The Tulsa Kendo Dojo, "Shin Sou Fu Kan," is a martial arts school in the Tulsa metropolitan area nationally recognized by the "All United States Kendo federation" and "South West Kendo & Iaido Federation".
We provide instruction in the art of Kendo, a traditional Japanese style of fencing, based on samurai swordsmanship.
The dojo has been practicing under the guidance of Michael Lindsay Sensei (4th dan), and Shaw Furukawa Sensei (4th dan), and direct sponsorship in Kanagawa Japan from the Shi Ku Kai Dojo. Abe Koki Sensei (6th dan) and Iwanami Yoshio Sensei (Kyoshi 7th dan). The Tulsa Kendo dojo strives to provide a safe outlet to any person interested in practicing legitimate Japanese Swordsmanship in the Tulsa Metropolitan area.
"We, 新壮風館 "Shin Sou Fu Kan" Strive to provide a safe and accessible outlet for any and all individuals wishing to study Japanese swordsmanship in Greater Northeastern Oklahoma. We adhere to the ideal of 交剣知愛 “Ko Ken Chi Ai,” meaning that crossed swords build friendship." All members of the dojo retain the same respect for each other in and outside of practice, constantly striving to improve themselves in the art of Kendo. With this focus, our members may expect to build strong friendships, improve themselves through hard practice, and learn how to apply the principles of Kendo to their own lives through continued experience."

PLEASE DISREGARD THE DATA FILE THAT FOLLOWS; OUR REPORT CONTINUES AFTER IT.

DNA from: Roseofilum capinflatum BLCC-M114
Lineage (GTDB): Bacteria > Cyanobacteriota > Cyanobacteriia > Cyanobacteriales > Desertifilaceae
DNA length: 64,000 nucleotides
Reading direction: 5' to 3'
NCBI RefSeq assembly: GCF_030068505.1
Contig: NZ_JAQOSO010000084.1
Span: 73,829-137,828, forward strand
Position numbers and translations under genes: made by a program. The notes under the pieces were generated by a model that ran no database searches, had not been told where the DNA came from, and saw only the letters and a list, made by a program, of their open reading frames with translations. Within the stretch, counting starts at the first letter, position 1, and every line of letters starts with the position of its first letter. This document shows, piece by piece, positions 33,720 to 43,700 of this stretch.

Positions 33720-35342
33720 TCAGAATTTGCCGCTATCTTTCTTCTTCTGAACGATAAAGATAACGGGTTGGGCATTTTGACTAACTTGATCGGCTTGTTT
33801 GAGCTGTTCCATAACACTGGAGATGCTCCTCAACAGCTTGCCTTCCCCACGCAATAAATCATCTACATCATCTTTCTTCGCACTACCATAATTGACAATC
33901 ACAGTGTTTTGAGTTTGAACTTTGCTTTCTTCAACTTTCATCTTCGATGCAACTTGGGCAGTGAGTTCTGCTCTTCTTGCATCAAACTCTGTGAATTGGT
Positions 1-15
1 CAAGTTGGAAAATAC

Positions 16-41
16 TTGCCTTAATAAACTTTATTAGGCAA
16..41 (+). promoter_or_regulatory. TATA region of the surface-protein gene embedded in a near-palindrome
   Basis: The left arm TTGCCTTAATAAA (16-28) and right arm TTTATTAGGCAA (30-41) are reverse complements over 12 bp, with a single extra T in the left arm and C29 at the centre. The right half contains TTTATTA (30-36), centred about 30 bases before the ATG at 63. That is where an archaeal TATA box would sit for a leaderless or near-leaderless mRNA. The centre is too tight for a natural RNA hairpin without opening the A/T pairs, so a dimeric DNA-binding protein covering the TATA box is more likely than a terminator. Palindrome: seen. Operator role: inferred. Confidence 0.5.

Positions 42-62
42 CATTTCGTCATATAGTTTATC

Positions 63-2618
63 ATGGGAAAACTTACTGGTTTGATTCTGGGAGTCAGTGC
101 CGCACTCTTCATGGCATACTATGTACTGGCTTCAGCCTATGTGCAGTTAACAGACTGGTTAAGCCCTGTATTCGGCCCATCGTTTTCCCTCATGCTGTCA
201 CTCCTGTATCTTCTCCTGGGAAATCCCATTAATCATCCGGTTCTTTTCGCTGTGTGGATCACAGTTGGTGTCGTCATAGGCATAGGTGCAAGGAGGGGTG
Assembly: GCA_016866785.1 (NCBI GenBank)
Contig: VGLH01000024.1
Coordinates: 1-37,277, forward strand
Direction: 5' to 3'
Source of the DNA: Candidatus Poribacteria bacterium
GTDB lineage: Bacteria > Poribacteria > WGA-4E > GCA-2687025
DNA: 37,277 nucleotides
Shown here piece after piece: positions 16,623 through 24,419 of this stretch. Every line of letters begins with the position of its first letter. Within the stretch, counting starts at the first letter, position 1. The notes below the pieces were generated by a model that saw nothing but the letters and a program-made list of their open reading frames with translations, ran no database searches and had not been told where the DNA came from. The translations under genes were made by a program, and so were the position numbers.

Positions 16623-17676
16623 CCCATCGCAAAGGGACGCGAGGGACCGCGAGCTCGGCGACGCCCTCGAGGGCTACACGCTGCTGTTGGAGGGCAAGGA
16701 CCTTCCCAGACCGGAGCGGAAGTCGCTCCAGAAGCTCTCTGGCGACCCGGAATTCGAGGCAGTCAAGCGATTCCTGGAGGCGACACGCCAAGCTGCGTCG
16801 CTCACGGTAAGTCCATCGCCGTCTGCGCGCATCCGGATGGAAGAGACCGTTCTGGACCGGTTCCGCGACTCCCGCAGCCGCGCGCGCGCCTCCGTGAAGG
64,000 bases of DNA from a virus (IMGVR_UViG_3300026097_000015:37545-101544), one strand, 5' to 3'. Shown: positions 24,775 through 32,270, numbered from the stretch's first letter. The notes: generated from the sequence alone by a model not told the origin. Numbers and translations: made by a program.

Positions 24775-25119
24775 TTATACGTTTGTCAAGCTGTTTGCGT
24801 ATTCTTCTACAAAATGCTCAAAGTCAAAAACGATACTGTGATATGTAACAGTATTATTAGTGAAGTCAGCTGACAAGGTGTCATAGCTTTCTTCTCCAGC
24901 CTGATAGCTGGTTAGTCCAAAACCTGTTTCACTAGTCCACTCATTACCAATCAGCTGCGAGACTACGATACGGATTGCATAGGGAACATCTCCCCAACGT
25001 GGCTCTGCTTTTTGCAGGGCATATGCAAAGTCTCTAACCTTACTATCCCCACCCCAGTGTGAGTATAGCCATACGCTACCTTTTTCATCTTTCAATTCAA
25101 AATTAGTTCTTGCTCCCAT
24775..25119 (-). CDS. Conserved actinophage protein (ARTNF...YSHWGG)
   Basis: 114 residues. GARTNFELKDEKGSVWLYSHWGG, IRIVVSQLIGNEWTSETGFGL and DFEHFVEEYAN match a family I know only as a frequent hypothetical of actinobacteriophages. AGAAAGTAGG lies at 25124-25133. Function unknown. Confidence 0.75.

Shin Sou Fu Kan, Ganbatte!
-Michael Lindsay, (Instructor) of Shin Sou Fu Kan
털사 검도 클럽털사 검도 클럽, 신소풍관은 Michael Lindsay (4단),
과 Shaw Furukawa(3단), 지도하에 Oklahoma City에 있는 선심관 검도장의 Bryan Mosley (4단)의 지원을 받아 2006년 부터 수련을 하고 있습니다.
신소풍관은 전미검도연맹 (All United States Kendo Federation) 산하단체인 남서부검도연맹 (Southwest Kendo and Iaido Federation) 소속되어 있는 정통검도를 수련하는 곳으로 일본 카와사키에 있는 Shi Ku Kai Dojo의 Abe Koki Sensei (6단)과 Iwanami Yoshio Sensei (7단)의 후원을 받고 있습니다.